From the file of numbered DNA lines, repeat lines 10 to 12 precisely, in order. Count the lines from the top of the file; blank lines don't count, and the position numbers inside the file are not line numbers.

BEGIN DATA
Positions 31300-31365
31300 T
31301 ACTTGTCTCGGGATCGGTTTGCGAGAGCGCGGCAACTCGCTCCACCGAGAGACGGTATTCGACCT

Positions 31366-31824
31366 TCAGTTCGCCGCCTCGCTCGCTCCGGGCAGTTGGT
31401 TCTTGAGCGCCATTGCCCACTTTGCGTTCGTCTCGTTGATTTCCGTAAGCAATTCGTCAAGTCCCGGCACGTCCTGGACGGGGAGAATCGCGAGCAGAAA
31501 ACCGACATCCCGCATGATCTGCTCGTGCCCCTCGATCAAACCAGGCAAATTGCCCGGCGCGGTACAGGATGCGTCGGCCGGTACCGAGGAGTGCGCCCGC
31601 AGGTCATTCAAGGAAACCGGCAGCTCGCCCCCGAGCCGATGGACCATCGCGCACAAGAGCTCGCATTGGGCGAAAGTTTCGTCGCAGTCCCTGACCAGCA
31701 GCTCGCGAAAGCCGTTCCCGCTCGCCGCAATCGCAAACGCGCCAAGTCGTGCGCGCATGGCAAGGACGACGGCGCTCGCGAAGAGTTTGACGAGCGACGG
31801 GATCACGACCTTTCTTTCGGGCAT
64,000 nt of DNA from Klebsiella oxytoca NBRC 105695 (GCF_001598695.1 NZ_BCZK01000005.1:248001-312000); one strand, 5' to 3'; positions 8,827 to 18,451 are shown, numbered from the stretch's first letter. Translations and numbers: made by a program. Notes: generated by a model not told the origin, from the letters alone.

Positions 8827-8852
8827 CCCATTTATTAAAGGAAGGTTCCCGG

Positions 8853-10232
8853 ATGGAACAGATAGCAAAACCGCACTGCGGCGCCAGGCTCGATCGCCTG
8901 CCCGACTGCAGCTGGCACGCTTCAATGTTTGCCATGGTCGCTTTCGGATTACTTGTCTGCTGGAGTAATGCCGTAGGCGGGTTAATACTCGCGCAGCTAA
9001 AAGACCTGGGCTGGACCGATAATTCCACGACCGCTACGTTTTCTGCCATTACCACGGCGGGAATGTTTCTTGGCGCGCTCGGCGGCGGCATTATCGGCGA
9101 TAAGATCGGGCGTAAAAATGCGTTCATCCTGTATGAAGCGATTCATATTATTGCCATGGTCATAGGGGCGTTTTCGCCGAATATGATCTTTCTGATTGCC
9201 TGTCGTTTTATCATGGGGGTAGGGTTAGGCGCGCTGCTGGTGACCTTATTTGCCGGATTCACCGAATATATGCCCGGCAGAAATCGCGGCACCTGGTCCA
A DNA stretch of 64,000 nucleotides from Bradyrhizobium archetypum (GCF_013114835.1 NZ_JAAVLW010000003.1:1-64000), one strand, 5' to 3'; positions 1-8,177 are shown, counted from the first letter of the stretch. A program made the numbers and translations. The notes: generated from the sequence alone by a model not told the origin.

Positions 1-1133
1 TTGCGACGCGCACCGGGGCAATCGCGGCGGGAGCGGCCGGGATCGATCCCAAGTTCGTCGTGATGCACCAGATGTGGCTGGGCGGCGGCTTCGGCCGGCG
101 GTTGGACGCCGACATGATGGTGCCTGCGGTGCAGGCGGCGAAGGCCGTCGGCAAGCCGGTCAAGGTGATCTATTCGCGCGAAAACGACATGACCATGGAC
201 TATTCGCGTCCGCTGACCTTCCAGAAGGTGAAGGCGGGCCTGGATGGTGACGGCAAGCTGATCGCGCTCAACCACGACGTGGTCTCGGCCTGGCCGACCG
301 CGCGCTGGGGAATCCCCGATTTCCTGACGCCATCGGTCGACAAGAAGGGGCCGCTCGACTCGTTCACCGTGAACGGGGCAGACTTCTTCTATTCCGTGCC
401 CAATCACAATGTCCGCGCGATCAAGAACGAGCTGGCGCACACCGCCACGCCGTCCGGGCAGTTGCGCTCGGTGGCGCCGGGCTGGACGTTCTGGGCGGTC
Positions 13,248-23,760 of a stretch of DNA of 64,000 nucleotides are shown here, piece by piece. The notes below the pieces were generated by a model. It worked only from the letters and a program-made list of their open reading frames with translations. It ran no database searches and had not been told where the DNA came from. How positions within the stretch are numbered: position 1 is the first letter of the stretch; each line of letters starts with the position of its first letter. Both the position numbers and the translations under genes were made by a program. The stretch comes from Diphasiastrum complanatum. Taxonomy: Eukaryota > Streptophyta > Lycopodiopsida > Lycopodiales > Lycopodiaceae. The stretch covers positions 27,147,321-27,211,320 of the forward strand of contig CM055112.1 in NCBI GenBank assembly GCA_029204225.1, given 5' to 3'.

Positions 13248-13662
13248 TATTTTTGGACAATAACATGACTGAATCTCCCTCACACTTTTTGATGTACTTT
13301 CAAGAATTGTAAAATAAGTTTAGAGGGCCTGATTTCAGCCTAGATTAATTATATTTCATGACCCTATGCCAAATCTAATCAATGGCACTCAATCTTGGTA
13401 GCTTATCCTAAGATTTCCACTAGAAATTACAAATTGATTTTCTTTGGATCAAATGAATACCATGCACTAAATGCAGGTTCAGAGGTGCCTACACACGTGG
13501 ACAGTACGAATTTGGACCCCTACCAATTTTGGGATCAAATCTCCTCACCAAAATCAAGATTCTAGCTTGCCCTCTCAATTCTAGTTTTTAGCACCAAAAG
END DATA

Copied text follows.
31801 GATCACGACCTTTCTTTCGGGCAT
64,000 nt of DNA from Klebsiella oxytoca NBRC 105695 (GCF_001598695.1 NZ_BCZK01000005.1:248001-312000); one strand, 5' to 3'; positions 8,827 to 18,451 are shown, numbered from the stretch's first letter. Translations and numbers: made by a program. Notes: generated by a model not told the origin, from the letters alone.

Positions 8827-8852